Probing the interplay between electrostatic and dispersion interactions in the solvation of nonpolar nonaromatic solute molecules in ionic liquids: An OKE spectroscopic study of CS2/[CnC1im][NTf 2] mixtures (n = 1-4)

Lianjie Xue, George Tamas, Eshan Gurung, Edward L. Quitevis

Research output: Contribution to journalArticlepeer-review

18 Scopus citations

Abstract

The intermolecular dynamics of dilute solutions of CS2 in 1-alkyl-3-methylimidazolium bis[(trifluoromethane)sulfonyl]amide ([C nC1im][NTf2] for n = 1-4) were studied at 295 K using femtosecond optical Kerr effect (OKE) spectroscopy. The OKE spectra of the CS2/ionic liquid (IL) mixtures were analyzed using an additivity model to obtain the CS2 contribution to the OKE spectrum from which information about the intermolecular modes of CS2 in these mixtures was gleaned. The intermolecular spectrum of CS2 in these mixtures is lower in frequency and narrower than that of neat CS2, as found previously for CS2 in [C5C1im][NTf 2]. Moreover, a dependence of the spectra on alkyl chain length is observed that is attributed to the interplay between electrostatic and dispersion interactions. The surprising result in this study is the solubility of CS2 in [C1C1im][NTf2], which involves the interaction of a nonpolar nonaromatic molecular solute and only the charged groups of the IL. We propose that the solubility of CS2 in [C1C1im][NTf2] is determined by three favorable factors - (1) large polarizability of the solute molecule; (2) small size of the solute molecule; and (3) low cohesive energy in the high-charge density regions of the IL.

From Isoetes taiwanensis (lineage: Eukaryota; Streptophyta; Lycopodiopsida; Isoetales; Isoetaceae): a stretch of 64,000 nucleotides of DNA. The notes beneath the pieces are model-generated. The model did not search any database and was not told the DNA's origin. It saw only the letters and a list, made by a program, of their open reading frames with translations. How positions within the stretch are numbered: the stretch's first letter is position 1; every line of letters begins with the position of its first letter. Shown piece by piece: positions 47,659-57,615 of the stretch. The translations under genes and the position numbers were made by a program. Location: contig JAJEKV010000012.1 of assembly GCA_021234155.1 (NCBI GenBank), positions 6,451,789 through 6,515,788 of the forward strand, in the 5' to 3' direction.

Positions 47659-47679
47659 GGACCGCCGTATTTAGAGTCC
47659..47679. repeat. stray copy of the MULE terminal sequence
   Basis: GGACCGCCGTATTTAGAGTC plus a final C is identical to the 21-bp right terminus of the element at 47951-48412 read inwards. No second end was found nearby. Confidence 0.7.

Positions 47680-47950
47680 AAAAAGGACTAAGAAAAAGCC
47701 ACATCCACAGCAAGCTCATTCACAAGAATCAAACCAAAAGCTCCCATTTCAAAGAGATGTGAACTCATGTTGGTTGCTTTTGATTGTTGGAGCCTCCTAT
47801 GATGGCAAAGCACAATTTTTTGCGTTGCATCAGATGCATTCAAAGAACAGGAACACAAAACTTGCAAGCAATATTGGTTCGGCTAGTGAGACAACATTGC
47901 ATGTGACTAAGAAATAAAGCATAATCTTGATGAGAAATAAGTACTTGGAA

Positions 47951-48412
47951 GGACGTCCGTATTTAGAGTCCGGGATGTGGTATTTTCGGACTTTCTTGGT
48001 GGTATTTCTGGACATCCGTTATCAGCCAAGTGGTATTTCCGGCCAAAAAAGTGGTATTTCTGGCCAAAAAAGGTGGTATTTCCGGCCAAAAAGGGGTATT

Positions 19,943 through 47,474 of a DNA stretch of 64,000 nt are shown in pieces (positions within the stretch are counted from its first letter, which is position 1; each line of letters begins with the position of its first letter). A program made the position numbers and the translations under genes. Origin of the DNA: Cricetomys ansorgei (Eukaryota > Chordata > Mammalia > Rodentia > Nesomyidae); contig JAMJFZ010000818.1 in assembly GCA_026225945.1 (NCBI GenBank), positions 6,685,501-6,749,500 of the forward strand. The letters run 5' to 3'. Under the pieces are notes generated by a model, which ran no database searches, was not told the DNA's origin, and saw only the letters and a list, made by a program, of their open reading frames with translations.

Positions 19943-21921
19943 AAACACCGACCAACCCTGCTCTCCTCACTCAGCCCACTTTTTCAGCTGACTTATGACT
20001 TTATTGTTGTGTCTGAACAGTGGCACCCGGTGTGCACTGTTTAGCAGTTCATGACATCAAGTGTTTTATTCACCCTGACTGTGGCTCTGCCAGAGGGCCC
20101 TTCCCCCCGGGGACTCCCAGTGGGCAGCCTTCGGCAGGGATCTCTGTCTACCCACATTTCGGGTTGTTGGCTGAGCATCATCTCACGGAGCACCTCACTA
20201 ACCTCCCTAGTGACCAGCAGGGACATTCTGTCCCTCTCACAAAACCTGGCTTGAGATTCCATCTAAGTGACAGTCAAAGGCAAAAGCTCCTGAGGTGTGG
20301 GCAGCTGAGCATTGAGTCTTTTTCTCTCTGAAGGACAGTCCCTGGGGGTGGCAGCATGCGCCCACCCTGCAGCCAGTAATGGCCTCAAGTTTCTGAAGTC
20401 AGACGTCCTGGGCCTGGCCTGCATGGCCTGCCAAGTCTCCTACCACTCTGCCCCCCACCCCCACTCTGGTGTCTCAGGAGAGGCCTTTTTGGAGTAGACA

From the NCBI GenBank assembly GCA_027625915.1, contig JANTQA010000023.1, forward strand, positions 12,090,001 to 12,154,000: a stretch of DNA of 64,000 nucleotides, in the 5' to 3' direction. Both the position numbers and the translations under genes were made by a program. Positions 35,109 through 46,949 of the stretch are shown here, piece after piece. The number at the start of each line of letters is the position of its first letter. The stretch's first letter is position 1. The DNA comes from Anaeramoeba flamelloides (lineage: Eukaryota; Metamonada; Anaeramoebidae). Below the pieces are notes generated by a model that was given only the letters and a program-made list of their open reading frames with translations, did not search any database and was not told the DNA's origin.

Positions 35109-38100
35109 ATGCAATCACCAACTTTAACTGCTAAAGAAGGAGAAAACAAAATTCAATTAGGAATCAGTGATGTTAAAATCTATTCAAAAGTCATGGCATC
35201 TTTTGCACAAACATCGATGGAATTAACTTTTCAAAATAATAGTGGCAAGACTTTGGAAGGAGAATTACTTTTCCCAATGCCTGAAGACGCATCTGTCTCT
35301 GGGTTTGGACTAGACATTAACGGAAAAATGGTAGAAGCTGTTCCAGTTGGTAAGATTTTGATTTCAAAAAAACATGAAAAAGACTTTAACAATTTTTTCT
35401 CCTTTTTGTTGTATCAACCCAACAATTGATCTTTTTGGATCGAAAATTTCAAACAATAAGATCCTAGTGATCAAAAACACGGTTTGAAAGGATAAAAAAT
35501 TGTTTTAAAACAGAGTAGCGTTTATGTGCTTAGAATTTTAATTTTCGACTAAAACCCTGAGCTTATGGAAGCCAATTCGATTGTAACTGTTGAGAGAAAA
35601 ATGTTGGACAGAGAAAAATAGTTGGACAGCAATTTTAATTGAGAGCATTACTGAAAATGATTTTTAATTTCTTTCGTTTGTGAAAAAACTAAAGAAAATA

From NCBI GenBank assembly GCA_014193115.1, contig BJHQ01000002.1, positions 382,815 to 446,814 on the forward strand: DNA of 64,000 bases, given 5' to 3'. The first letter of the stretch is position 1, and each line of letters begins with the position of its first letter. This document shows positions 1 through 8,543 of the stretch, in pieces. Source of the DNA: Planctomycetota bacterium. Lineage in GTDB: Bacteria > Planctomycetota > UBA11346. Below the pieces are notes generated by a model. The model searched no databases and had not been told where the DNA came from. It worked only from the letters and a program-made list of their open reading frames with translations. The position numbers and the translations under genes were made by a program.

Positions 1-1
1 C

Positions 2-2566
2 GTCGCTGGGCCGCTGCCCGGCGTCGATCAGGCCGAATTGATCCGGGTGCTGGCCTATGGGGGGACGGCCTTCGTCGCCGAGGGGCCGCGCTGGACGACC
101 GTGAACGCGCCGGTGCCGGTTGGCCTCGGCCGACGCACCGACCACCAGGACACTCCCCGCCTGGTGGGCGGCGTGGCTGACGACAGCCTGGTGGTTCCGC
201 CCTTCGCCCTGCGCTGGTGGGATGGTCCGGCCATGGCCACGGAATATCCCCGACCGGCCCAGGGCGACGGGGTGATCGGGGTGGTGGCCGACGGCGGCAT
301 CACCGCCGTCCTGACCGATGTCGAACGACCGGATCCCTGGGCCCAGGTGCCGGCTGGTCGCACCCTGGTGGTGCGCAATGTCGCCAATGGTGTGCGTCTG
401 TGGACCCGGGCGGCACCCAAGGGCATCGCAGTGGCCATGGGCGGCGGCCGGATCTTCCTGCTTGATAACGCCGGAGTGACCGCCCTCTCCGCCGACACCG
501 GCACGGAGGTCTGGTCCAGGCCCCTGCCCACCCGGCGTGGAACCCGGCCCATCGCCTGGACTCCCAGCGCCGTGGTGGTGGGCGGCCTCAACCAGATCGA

Original languageEnglish
Article number164512
JournalJournal of Chemical Physics
Volume140
Issue number16
DOIs
StatePublished - Apr 28 2014

Fingerprint Dive into the research topics of 'Probing the interplay between electrostatic and dispersion interactions in the solvation of nonpolar nonaromatic solute molecules in ionic liquids: An OKE spectroscopic study of CS<sub>2</sub>/[C<sub>n</sub>C<sub>1</sub>im][NTf <sub>2</sub>] mixtures (n = 1-4)'. Together they form a unique fingerprint.

Cite this